DOHA, Qatar (AP) — Qatar issued arrest orders for the owner of a fire-ravaged mall and four others as investigations widened Wednesday into possible safety lapses during a blaze that killed 19 people, including 13 children at a daycare center catering to the Gulf nation's large expatriate community.
The official Qatar News Agency said Attorney General Ali bin Feitais al-Marri also ordered the detention of the owner of the child care facility where the children and four workers died in Monday's fire at the Gulf nation's biggest mall. The others facing arrest are mall officials, including the director of security.
Sprinkler systems malfunctioned at the Villaggio complex and rescue crews struggled without blueprints of the vast complex, bringing calls for sweeping safety and licensing reviews in one of the world's fastest-growing countries. Two firefighters also were killed.
It was not immediately clear whether charges would be filed.
Investigators, meanwhile, are carrying out extensive probes through the fire-damaged sections of the mall, but authorities have not announced the cause of the fire. Findings from the state-ordered inquest are expected within a week.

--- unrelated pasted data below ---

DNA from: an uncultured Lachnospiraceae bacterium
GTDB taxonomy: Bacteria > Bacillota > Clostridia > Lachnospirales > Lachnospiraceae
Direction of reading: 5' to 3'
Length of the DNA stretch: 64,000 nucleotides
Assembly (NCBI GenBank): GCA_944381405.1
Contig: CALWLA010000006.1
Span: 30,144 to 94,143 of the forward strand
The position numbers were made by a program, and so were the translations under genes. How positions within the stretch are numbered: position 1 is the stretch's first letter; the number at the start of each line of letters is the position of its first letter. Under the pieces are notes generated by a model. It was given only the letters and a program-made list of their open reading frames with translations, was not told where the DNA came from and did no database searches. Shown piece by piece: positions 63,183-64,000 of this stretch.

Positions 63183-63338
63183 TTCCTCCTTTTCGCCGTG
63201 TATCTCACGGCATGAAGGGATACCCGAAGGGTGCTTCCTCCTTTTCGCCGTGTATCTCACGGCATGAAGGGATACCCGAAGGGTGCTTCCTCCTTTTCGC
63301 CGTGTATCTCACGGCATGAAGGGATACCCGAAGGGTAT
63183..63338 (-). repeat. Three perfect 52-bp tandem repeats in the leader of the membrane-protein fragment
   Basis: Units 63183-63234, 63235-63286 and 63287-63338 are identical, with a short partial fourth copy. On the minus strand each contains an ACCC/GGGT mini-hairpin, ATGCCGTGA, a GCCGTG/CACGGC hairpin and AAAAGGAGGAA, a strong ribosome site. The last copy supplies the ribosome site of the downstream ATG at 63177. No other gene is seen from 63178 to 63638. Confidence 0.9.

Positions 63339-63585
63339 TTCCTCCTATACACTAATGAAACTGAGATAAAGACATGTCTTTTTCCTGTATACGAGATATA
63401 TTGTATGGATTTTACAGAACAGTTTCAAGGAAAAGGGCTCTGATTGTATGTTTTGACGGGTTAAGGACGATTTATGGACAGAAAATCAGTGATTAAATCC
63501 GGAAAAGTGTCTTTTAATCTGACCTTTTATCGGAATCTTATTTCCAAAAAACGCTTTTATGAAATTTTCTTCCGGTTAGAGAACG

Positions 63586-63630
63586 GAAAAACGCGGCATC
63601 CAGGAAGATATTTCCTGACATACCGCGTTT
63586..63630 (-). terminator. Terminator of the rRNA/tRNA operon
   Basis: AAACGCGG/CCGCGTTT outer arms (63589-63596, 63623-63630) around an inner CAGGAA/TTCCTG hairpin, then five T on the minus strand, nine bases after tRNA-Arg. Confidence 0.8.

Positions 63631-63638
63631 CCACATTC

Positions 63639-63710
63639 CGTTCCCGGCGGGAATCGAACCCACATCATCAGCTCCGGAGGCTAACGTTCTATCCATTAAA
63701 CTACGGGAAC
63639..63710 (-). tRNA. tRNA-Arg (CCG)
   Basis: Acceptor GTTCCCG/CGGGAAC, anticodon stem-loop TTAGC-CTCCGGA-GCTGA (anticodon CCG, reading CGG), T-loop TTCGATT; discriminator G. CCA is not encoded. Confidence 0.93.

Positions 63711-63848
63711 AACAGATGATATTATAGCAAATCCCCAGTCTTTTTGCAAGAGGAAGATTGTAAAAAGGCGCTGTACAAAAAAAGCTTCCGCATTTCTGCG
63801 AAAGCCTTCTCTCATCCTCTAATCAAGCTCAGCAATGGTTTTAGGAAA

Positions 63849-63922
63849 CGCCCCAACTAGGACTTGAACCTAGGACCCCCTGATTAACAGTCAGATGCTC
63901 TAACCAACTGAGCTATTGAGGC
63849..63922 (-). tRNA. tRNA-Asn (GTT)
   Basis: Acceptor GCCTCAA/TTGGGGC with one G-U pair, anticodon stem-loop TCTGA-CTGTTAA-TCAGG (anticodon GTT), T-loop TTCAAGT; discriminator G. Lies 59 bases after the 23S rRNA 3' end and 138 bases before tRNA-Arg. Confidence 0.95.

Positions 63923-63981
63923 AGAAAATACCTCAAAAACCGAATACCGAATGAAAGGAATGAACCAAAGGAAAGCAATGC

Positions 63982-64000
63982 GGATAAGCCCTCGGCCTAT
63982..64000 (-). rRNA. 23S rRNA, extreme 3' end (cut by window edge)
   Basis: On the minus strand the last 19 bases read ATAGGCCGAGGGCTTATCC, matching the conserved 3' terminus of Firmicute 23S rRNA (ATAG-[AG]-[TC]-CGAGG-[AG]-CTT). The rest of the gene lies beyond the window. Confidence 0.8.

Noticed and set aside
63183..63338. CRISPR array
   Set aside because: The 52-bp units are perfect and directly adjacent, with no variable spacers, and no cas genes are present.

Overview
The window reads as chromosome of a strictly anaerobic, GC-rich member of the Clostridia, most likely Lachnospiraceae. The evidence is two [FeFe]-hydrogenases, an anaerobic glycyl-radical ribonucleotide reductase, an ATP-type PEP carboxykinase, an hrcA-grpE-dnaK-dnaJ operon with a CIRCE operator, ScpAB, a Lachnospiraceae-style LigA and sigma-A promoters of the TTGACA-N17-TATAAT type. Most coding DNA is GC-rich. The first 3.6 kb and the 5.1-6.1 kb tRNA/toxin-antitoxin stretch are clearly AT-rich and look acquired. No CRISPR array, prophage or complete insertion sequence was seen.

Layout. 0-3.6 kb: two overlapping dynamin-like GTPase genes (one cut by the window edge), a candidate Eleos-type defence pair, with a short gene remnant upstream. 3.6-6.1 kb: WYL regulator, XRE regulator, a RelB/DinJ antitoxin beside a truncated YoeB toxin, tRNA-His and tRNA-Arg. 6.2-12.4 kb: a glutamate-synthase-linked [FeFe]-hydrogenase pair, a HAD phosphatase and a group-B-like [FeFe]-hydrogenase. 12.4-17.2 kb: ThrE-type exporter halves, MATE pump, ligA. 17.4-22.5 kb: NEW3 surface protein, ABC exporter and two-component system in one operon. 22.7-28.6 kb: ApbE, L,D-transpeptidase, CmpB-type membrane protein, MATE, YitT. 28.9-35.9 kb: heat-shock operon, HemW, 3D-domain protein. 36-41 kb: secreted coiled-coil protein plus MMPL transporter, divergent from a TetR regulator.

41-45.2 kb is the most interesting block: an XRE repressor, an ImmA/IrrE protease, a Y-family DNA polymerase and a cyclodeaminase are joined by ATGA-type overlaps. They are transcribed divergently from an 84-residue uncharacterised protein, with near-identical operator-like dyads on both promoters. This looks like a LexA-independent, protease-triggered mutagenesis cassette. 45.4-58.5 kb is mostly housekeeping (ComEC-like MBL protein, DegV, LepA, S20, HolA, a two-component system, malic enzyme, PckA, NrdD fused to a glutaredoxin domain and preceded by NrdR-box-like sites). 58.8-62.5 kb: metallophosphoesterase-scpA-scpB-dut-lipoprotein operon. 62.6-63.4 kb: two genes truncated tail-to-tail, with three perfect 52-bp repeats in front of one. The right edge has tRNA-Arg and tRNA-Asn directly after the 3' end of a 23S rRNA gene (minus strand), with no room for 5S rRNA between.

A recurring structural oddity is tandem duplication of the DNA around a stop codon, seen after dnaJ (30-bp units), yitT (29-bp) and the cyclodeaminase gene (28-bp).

The tragedy also is likely to push authorities across the Gulf to further examine fire safety rules in a region where the drive to build fast and big has brought concerns about the quality of emergency planning.
Rescue crews in Qatar's capital Doha had to hack through the roof of the mammoth Villaggio mall to reach the child care facility, where the victims included 2-year-old New Zealand triplets and three Spanish siblings.
"What happened is similar to murder because of the lack of safety measures in such complexes," wrote Saleh al-Kuwari, editor of the Al Raya newspaper in Doha.
An editorial in the newspaper Al Arab urged officials around the Gulf to consider creating special firefighting and civil defense units for the energy-rich region's huge malls. The Villaggio includes an ice skating rink, theme park, movie theater and indoor Venice-style gondola rides.
"Safety requirements must be stressed," said the editorial. "They also need regular review."
Qatar's Interior Ministry said the mall's sprinkler system malfunctioned, and rescue efforts were hampered by a lack of floor plans. Other Gulf nations also have confronted concerns about whether public safety planning can keep pace with the construction boom.
In November, firefighters in Sharjah, north of Dubai, struggled to battle a blaze in a 25-story tower without equipment to reach the flames. The United Arab Emirates is considering bans on flammable panels in high-rise buildings after more recent back-to-back tower fires.
An Al Arab journalist, Marzouki Faisal, reported that the route to the Villaggio daycare center wound through a "maze" of narrow halls and stairways. He and others questioned the rules that allow childcare sites inside commercial buildings.